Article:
Thailand’s top court backs MRTA in bidding dispute on construction of Bangkok’s Orange Line’s western extension

Construction News
Transport Minister Saksayam Chidchob, left, listens to a briefing on the progress of the Orange Line eastern extension in March 2020. (Bangkok Post File Photo)

Thailand’s top court backs MRTA in bidding dispute on construction of Bangkok’s Orange Line’s western extension

Lower court ruling that backed skytrain operator’s complaint of unfair treatment overturned

The Supreme Administrative Court has overturned a lower court ruling in a dispute over bidding for the construction of the Orange Line’s western extension, which could allow the Mass Rapid Transit Authority of Thailand (MRTA) to proceed with the project.

The construction of the western extension, which will connect the Thailand Cultural Centre with Bang Khun Non, is currently stalled by disputes over the bidding process and complaints about alleged irregularities.

In July 2020, the MRTA invited companies interested in building the western extension to submit bids. However, in February of the following year, the committee overseeing the project scrapped the tender and called for a new round of bidding with new criteria, after the skytrain operator Bangkok Mass Transit System Plc (BTSC) had already submitted its bid.

The contract was subsequently awarded to Bangkok Expressway and Metro Plc (BEM). The decision prompted BTSC to sue, claiming the decision was unfair and subjective, a view upheld by the Central Administrative Court.

However, the Supreme Administrative Court said the project committee’s reason for scrapping the first round of bidding was legitimate and in line with Section 6 of the Public-Private Partnership Act of 2019.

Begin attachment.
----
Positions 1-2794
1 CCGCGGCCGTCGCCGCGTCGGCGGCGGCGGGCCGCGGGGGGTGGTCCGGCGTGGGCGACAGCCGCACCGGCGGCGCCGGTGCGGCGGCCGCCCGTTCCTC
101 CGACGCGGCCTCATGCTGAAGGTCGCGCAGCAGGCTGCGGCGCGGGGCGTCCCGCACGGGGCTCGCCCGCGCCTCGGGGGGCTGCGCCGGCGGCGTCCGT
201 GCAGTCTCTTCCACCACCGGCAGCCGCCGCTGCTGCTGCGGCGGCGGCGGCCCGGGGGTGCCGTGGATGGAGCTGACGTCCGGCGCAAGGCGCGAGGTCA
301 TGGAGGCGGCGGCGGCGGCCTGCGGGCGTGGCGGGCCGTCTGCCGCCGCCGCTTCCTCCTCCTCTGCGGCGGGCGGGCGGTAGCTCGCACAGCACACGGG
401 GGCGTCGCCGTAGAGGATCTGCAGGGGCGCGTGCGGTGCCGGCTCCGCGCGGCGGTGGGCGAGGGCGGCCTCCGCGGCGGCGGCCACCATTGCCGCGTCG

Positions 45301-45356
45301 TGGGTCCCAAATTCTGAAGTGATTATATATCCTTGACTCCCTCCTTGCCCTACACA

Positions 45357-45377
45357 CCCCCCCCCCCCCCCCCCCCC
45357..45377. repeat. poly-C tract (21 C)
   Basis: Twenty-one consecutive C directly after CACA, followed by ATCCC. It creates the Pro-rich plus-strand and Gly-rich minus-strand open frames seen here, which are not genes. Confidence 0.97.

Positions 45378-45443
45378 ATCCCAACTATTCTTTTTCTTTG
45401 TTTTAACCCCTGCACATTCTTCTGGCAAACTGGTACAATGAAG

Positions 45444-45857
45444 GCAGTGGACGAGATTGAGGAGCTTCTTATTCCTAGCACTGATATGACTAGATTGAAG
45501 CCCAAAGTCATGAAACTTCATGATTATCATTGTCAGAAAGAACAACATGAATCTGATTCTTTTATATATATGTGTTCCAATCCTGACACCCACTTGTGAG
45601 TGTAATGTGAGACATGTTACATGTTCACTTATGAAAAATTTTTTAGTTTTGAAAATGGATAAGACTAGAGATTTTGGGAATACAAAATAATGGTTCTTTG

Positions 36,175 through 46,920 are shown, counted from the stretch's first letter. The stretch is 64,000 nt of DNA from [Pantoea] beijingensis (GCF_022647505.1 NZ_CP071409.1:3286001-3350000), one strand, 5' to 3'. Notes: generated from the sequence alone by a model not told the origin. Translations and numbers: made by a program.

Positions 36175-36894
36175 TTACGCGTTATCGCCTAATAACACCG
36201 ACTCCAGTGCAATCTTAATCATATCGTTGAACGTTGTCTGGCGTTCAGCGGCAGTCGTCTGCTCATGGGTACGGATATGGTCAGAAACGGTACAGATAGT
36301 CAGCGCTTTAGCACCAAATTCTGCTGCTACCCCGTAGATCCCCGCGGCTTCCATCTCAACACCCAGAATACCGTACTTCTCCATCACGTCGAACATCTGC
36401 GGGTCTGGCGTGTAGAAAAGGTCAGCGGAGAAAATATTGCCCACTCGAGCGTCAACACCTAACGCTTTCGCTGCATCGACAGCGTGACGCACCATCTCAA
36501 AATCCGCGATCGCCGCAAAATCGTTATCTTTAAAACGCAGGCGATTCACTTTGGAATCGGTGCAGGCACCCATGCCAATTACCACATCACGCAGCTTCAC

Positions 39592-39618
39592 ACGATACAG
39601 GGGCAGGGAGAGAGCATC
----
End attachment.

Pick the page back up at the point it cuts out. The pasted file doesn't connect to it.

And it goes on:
The MRTA’s decision to call a fresh round of bidding before all legal disputes relating to the western extension were resolved was not subjective as alleged — instead, it served the project’s objectives well, said the ruling.

It said that the longer the dispute drags on, the more the government stands to lose from the project’s delay, noting that once the project is completed, over 400,000 people per day are expected to use the Orange Line to commute.

The court also said that since the committee had not started to consider the bids submitted in the first round, there were no grounds to believe that the MRTA engaged in collusion to benefit other bidders, as BTSC has alleged.

Opposition politicians last year called for an investigation into the second bidding round, saying that taxpayers could end up footing the bill for 68 billion baht in state subsidies that would not have been necessary had the first round gone ahead.

The 35.9-km Orange Line comprises two stretches: one runs east from the Thailand Cultural Centre to Min Buri for 22.5km, while the western section (13.4km) runs from the Cultural Centre to Bang Khun Non.

The eastern section of the Orange Line is scheduled to open in August 2025. The western section is expected to open in December 2027.